Houston Real Weddings Winter 2020
Weathering the Storms

Houston couple weathers historic winter storm with intimate wedding ceremony

Houston couple weathers winter storm with intimate wedding ceremony

Wedding Houston 2021 Courtney Broussard and Jerimy Craft
Winter Storm Uri forcerd Courtney Broussard and Jerimy Craft to plan on the fly. Photo by Meeker Pictures
Wedding Houston 2021 Courtney Broussard and Jerimy Craft
"There were so many moving parts," says Broussard about the quick recalibration of their ceremony. Photo by Meeker Pictures
Wedding Houston 2021 Courtney Broussard and Jerimy Craft
The couple share a first bite of their wedding cake. Photo by Meeker Pictures
Wedding Houston 2021 Courtney Broussard and Jerimy Craft
A quick kiss in the hallway. Photo by Meeker Pictures
Wedding Houston 2021 Courtney Broussard and Jerimy Craft
The happy couple and the wedding party. Photo by Meeker Pictures
Wedding Houston 2021 Courtney Broussard and Jerimy Craft
Popping the cork on the icy day. Photo by Meeker Pictures
Wedding Houston 2021 Courtney Broussard and Jerimy Craft
Wedding Houston 2021 Courtney Broussard and Jerimy Craft
Wedding Houston 2021 Courtney Broussard and Jerimy Craft
Wedding Houston 2021 Courtney Broussard and Jerimy Craft
Wedding Houston 2021 Courtney Broussard and Jerimy Craft
Wedding Houston 2021 Courtney Broussard and Jerimy Craft

Sometimes, things just don't go as planned — that's the story of the last year for many Houstonians.

But, if there's an award for "Not Letting Multiple Disruptions Destroy the Gorgeous Wedding You Had Planned," there's no doubt it would go Courtney Broussard and Jerimy Craft.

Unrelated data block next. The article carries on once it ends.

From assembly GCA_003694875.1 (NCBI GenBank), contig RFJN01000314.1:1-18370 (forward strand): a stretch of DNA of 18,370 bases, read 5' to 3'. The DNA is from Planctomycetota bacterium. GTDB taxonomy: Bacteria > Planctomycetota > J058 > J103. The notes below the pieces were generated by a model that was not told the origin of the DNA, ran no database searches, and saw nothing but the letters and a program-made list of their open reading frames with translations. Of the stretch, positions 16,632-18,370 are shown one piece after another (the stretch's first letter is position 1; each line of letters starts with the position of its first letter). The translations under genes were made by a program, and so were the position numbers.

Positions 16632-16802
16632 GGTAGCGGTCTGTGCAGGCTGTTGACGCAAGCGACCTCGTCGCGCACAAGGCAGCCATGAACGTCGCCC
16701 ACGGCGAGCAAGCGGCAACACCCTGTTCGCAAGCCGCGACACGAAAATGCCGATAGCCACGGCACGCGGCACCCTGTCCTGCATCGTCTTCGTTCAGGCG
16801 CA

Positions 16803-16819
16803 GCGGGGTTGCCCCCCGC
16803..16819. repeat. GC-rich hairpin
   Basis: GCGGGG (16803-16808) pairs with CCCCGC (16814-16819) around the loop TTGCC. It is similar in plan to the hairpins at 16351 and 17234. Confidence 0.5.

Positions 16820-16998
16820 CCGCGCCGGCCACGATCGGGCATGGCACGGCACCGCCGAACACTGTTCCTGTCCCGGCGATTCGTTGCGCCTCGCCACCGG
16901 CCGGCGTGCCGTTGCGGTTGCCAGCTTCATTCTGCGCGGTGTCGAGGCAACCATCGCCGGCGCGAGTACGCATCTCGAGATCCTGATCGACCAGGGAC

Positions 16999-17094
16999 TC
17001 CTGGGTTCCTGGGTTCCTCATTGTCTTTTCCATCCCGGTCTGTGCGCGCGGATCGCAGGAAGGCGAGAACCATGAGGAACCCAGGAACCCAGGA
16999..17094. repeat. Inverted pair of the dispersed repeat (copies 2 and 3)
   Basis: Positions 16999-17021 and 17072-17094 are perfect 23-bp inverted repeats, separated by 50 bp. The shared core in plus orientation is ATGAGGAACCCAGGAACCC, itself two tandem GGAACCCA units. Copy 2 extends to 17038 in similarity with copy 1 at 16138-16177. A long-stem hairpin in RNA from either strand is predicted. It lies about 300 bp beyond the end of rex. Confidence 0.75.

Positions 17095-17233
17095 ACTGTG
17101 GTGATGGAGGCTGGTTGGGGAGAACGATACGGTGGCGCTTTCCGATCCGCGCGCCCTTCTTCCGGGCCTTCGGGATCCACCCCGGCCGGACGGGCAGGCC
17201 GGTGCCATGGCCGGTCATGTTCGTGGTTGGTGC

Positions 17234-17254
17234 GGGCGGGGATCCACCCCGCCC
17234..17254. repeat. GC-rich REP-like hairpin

Many couples this year had to navigate the pandemic, rearranging their wedding plans, guest lists, and dates. Courtney and Jerimy battled not only that, but the February ice storm that shut down Houston.

Their wedding was always planned for Valentine's Day. They'd booked the Meekermark, in Magnolia for their ceremony and reception. As the day of the wedding got closer, they knew a storm was coming.

"We expected it to come Sunday night," Courtney tells CultureMap. "All the forecasts said Sunday night, and we thought, all right, everyone will be home by then. It's not a big deal. But the morning of the wedding, I was woken up by my phone, just ringing and buzzing from guests pulling out. And I had a vendor pull out. They were saying, 'Check the news. Check the weather.' And I realized, Uri was going to hit while everyone needs to be on the road. It was heartbreaking."

It was also stressful, but this is a couple that refused to let roadblocks get in the way of the wedding they'd planned.

Courtney called Jerimy and the couple's wedding planner to talk about what to do. Their officiant, Jerry Holt of Nashville's Tabernacle Missionary Baptist Church, agreed to come to Courtney's hotel room at the Residence Inn Market Street in The Woodlands and conduct the ceremony there.

"It went from stress and heartbreak to just excitement," says Courtney.

Their vision of their wedding originally included 150 guests attending an outdoor ceremony at the Meekermark, then filling the site's renovated bard for the reception.

As the COVID-19 pandemic dragged on, they changed their plans to host the entire wedding outdoors, remaining optimist that daytime February temperatures would accommodate that.

As Uri bore down on Texas, the couple switched their plans again, finally marrying in their hotel suite with 10 guests.

Their story was such a triumph, it landed in the New York Times.

"There were so many moving parts," says Courtney about the quick recalibration of their ceremony. "It didn't really hit me until I was looking at Jerimy that, yeah, we are really doing this."

"I believe that success leaves clues," Jerimy, who is a coaching manager, says. "And when we starting planning this, one thing that was non-negotiable was our date. So, when Courtney called me that morning and asked if I could come to the hotel, the answer was of course. Because we planned to get married that day."